Available at Amazon.com
Tina Fey ……… Liz Lemon
Alec Baldwin ……… Jack Donaghy
Tracy Morgan ……… Tracy Jordan
Jane Krakowski ……… Jenna Maroney
Jack McBrayer ……… Kenneth Parcell
When you’re out to make a sitcom about a TV sketch comedy show, who better to turn to than the people who create a real TV sketch comedy show? NBC knew that, and in the 2006-7 season they turned to Lorne Michaels, legendary creator of Saturday Night Live and Tina Fey, the show’s head writer and “Weekend Update” host to create a “backstage” sitcom. And it became the best new sitcom of that season (And not just because it was the only good new sitcom that year).
30 Rock takes us behind the scenes of “The Girlie Show,” a long-running sketch comedy show on NBC. Tina Fey plays Liz, the show’s creator and head writer who finds it hard to deal with the new regime of Jack Donaghy (Baldwin), NBC new head of “East coast television and microwave oven programming.” Jack likes to change things that are perfectly fine just to make them his own. He utilizes that also on the show, bringing in Tracy Jordan (Morgan) and renaming it “TGS with Tracy Jordan”. This doesn’t bode well with the current star, the neurotic Jenna Maroney, played by Jane Krakowski, and as the old saying goes, hilarity ensues.
30 Rock is first and foremost about characters, with Jack Donaghy as the best of them all. SNL viewers already know that Alec Baldwin (Who’s second only to Steve Martin in the number of times he hosted) is a wonderful comedic actor, with great delivery and timing. This time he gets to show it full time as he delivers an amazing performance. I’ve heard some people say that he’s over-acting on the show, but I disagree with those claims Donaghy should be played that way because the character demands it. Whether he’s interacting with Lemon, Jordan or Kenneth this character makes every scene better.
But while Baldwin steals the show, this series is far from being a one man show. Fay has succeeded in creating other extremely funny characters. Fay has recruited another SNL alumni, Tracy Morgan to play the eccentric Tracy Jordan, and he’s bringing the funny with him. Jack McBrayer is also great as Kenneth, the wide-eyed NBC page who just loves television so much. When the sweet, innocent Kenneth shares the screen with Donaghy or Jordan, we get some of the best moments on the show. Surprisingly, the female characters are the weakest link on the show, as both Lemon and Maroney just aren’t as good as the guys, both in terms of writing and acting.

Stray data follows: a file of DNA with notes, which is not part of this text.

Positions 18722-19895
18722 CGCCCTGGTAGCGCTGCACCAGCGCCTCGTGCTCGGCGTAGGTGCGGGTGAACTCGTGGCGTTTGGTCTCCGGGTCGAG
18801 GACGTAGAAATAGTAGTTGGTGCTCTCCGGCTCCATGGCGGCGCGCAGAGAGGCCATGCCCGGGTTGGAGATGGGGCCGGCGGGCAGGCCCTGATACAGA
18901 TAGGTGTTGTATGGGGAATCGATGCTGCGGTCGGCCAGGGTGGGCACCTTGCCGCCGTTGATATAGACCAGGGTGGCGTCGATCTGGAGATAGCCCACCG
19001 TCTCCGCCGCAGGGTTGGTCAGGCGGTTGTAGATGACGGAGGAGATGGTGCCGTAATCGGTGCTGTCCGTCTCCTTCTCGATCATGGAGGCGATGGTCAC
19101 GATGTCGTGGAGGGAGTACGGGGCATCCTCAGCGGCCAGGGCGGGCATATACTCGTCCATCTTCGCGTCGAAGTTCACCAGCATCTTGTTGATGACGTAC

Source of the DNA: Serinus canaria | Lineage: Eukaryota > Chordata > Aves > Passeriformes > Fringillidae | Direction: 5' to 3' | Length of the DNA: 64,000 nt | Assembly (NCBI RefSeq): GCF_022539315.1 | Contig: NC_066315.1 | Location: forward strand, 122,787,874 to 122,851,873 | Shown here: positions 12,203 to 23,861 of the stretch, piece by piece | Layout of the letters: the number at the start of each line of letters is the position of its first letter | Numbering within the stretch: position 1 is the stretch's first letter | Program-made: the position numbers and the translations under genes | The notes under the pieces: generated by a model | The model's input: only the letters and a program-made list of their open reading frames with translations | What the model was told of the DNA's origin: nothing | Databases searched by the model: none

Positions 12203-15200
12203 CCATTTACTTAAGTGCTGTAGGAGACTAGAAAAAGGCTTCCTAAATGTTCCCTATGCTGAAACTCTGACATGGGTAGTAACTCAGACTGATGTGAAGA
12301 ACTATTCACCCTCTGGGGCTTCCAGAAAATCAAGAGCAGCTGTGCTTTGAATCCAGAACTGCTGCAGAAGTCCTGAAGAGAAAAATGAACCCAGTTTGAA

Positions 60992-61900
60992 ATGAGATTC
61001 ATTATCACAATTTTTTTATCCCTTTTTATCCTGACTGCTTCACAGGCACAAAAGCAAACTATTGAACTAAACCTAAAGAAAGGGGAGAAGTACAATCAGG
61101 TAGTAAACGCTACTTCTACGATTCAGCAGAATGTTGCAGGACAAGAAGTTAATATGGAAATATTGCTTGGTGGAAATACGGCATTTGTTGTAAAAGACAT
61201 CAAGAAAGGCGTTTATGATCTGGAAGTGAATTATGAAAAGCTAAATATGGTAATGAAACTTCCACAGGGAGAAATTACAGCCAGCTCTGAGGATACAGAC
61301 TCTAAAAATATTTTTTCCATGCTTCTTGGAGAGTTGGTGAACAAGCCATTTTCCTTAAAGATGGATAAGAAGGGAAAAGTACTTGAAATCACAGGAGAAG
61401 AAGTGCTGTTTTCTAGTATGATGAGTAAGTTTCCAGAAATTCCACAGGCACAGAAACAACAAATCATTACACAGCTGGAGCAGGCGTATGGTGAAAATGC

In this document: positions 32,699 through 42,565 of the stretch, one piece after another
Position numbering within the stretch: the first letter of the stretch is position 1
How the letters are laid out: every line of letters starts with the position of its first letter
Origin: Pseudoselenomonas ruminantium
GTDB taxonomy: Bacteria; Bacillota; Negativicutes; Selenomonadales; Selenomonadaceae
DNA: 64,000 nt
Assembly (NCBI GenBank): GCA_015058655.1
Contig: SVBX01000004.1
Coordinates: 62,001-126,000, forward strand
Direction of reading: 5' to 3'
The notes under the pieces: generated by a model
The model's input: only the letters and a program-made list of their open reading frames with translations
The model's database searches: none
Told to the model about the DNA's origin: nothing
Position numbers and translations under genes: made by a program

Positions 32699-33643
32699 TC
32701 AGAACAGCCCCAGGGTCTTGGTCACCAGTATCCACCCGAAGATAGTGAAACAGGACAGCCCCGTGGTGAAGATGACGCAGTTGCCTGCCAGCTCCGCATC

By placing the show on the “real” NBC, rather than a fictional network, Fey opened itself to risks of tightened network censorship, but thankfully it doesn’t appear that the NBC or GE honchos restricted her too much. The number of digs she takes at the network and its parent company is huge, with Baldwin playing the biggest of them, but other NBC personalities don’t get off that easily just have a look at Brian Williams’ dressing room in the episode “The Head and the Hair.”
But NBC found a way to interfere with the show in a different way – Product placement. From the very first episode, where the GE Trivection Oven played a major part, 30 Rock was forced to integrate commercials into its content. The tried to make fun of it in the episode “Jack-Tor” that dealt with Jack forcing product placement on Lemon, but it was just too obvious and self-referential that the edge was lost.
The first season of the show was loaded with big name guest stars. From celebs appearing as themselves (Conan O’Brien, Al Roker, Whoopi Goldberg, John McEnroe and others) to some good guest characters by the likes of Will Arnett, Isabelle Rosallini, Nathan Lane, LL Cool J and Sean Hayes, to name a few. Fey didn’t forget her first home and integrated some of its talents on the show Jason Sudeikis, Chris Parnell, Will Forte and Molly Shannon. Special mention has to go to Rachel Dratch. She was originally supposed to play Jenna Maroney, but was bumped. Instead, she appears on the show from time with different characters on different occasions. As good as she is, I think the show would have been netter with her in the regular role of Jenna.